Filtered and summarized acoustic data (FIG. 5) are first analyzed using standard canonical discriminant function analysis to generate appropriate classification functions. Mean amplitudes at each frequency are subjected to a stepwise discriminant function analysis to determine the optimal set of frequencies that can construct a linear classification function that separates the different compounds. To prepare for the analysis, data from the different experiments are combined into a common set, categorized by chemical compound.

Only the first 30 seconds of acoustic data below 1000 Hz measured at approximately 6 Hz intervals are used. A forward selection process is used based on the highest significance level for entry at each step. The threshold significance for entry of any given frequency is set at a P-value of 0.02 or less.

The final classification function is then used to reclassify each group, less one case, to determine classification efficiency. Eigenvalues and significance of proportional variance explained by each discriminant function extracted from the acoustic data is used as criteria for determining the number of discriminant functions to use for differentiation of specific chemicals.

In initial tests only the first three discriminant functions were necessary to achieve 99.7 percent differentiation of different compounds. Unstandardized discriminant function scores calculated from the discriminant functions were used to compute a discriminant score for each acoustic record. Three scores corresponding to the three discriminant functions were calculated then plotted. The resulting analysis used 79 frequencies (8 percent of the acoustics) to generate four discriminant functions. The first three functions explained about 90 percent of the discriminating variance, and so even though all four were significant, further analysis was restricted to just the first three functions. FIG. 6 provides an example of this analysis for distinguishing the acoustic response to several different chemical compounds. The blanks and controls are more similar to each other than to scores for ammonia, naphtha, or toluene, and that all groups were statistically distinct. A better than ninety-five percent correct classification of a wide variety of airborne compounds has been recorded with the subject system, compounds include organophosphate pesticides, carbamates, ammonium hydroxide, naptha, carbon dioxide, and several organic solvents.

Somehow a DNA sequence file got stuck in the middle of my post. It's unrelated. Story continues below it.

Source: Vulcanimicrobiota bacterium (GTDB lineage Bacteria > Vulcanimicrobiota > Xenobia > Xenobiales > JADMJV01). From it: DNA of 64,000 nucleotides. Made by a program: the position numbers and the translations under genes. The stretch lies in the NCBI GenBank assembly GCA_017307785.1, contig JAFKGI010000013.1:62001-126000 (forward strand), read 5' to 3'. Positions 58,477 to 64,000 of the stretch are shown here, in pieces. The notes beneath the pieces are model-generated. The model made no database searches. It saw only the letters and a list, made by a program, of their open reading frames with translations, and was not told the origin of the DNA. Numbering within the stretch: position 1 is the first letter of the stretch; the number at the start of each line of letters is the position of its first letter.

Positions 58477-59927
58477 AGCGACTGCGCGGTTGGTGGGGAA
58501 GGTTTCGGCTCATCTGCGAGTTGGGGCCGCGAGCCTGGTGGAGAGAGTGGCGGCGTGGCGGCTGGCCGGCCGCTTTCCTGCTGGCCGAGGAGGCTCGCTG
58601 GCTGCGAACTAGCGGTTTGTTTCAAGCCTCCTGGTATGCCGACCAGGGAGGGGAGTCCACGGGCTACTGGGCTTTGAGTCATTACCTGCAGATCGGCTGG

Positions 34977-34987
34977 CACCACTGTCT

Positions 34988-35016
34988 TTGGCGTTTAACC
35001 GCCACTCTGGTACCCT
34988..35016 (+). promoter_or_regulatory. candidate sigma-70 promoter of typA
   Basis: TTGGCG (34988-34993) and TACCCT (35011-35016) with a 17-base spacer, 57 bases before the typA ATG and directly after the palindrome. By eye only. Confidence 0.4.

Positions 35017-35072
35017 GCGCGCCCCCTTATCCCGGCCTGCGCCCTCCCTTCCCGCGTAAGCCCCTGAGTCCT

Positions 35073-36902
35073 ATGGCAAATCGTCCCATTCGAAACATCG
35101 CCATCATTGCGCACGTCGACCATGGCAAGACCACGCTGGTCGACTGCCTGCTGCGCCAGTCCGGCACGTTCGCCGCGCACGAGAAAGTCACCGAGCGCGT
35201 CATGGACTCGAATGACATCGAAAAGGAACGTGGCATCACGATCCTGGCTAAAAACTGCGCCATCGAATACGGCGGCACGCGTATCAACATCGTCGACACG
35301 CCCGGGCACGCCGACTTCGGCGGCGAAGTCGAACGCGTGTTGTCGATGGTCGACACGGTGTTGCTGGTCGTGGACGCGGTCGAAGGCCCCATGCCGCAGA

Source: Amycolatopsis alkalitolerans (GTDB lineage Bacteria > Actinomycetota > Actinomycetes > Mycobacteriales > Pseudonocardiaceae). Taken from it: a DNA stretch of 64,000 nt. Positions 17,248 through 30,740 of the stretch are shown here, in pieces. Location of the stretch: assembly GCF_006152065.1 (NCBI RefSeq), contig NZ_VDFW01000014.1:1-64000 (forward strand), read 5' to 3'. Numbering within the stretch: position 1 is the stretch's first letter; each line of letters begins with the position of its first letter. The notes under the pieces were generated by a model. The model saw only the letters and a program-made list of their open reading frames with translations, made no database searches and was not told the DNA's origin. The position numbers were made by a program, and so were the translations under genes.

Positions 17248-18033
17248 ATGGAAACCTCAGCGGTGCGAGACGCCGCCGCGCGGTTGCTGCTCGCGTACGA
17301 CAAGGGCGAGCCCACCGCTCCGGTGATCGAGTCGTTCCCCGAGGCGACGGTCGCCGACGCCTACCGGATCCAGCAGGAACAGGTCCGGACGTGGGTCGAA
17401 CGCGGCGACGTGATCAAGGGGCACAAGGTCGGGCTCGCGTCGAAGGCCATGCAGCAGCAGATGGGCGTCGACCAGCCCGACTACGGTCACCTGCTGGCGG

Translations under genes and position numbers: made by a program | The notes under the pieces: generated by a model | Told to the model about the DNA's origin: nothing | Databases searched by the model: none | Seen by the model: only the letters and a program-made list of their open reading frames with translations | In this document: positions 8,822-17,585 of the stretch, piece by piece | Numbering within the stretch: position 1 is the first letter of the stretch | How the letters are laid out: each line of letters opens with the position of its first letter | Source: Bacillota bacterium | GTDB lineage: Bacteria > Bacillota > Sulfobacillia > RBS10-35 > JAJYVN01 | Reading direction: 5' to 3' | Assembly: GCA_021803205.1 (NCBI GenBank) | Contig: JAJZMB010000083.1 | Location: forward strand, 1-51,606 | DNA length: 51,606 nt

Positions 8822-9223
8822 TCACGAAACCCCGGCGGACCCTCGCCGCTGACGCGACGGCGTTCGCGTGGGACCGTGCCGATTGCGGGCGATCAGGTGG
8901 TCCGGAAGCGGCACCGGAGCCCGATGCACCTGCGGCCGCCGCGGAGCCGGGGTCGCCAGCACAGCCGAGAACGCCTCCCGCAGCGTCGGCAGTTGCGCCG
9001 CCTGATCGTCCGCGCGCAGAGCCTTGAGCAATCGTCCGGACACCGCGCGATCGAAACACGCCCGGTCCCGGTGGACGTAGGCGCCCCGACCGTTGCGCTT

The exact method of interpreting acoustics is not restricted to discriminant analysis. Other techniques for sound pattern recognition can be employed and may include artificial neural networks. Further or different statistical methods can also be used in the subject system. Embedding the data processing on a chip, so that the analysis can occur at the hive in real time, without the need for additional recorders or a PC would be desired.

The following examples are offered to further illustrate but not limit both the compositions and the methods of the present invention. All percentages are by weight and all solvent mixture proportions are by volume unless otherwise noted.


Exposure of Colonies to Airborne Toxicants

Colonies were exposed to five millileters of toxin for five minutes. Low volatility compounds were mixed in water to the tested concentration and delivered as aerosols, while volatiles were delivered as vapors by removing the nebulizer cone from the mixing chamber. The nebulizer delivers 4-8 liters per minute flows and aerosols were delivered with a particle size of between 0.5 and 5 microns. Acoustic data were collected and processed as described above. FIG. 5 shows the acoustic response of whole beehives exposed for thirty seconds to naptha vapors introduced into the hive by a nebulizer. Means plus or minus one standard deviation were plotted for controls (no air or toxicant), blanks (air only) and the toxicant. FIG. 6 is a plot of discriminant scores for first three discriminant functions. Note that the blanks and controls were more similar to each other than to scores for ammonia, naphtha, or toluene and that all groups were statistically distinct.


Analysis of Diseased Colonies

Suspected diseased hives were inspected and the stressor identified. Sound recordings were made of the diseased hive for up to five minutes and the acoustic data were processed as described above. FIG. 7 shows a canonical discriminant function plot of colonies infested with different levels of the varroa mite. FIG. 8 shows a discriminant function plot of the accoustic signatures of honey bee colonies having different levels of an American Foulbrood infection. The subject system allows a user to not only identify a biological stressor but to quantify the extent of disease of the colony.

The subject system uses honey bees to both recognize that an exposure event has occurred and to characterize specific compounds associated with the event. Compounds that can be identified by the subject system include, but are not limited to, sevin, malathion, atropine, ammonia, chlorine, and toluene. The subject method can be used to monitor contaminant release from ongoing toxic clean-up sites. It can provide for cost effective continuous surveillance of areas surrounding manufacturing and storage facilities monitoring for accidental release of potentially harmful agents. All of these applications are in addition to the primary purpose of being able to detect deliberate releases of toxic chemicals by enemies of the U.S.

The system of the subject invention is also an invaluable tool for bee keepers. Diseased hives can be rapidly identified and treated with minimal disruption. Biological stressors that can be identified by the subject system include, but are not limited to, the presence of varroa mites including the level of infestation, the presence of American Foulbrood, the absence of a queen, the race of bee and the presence of hive beetle.

It is understood that the foregoing examples are merely illustrative of the present invention. Certain modifications of the articles and/or methods employed may be made and still achieve the objectives of the invention. Such modifications are contemplated as within the scope of the claimed invention.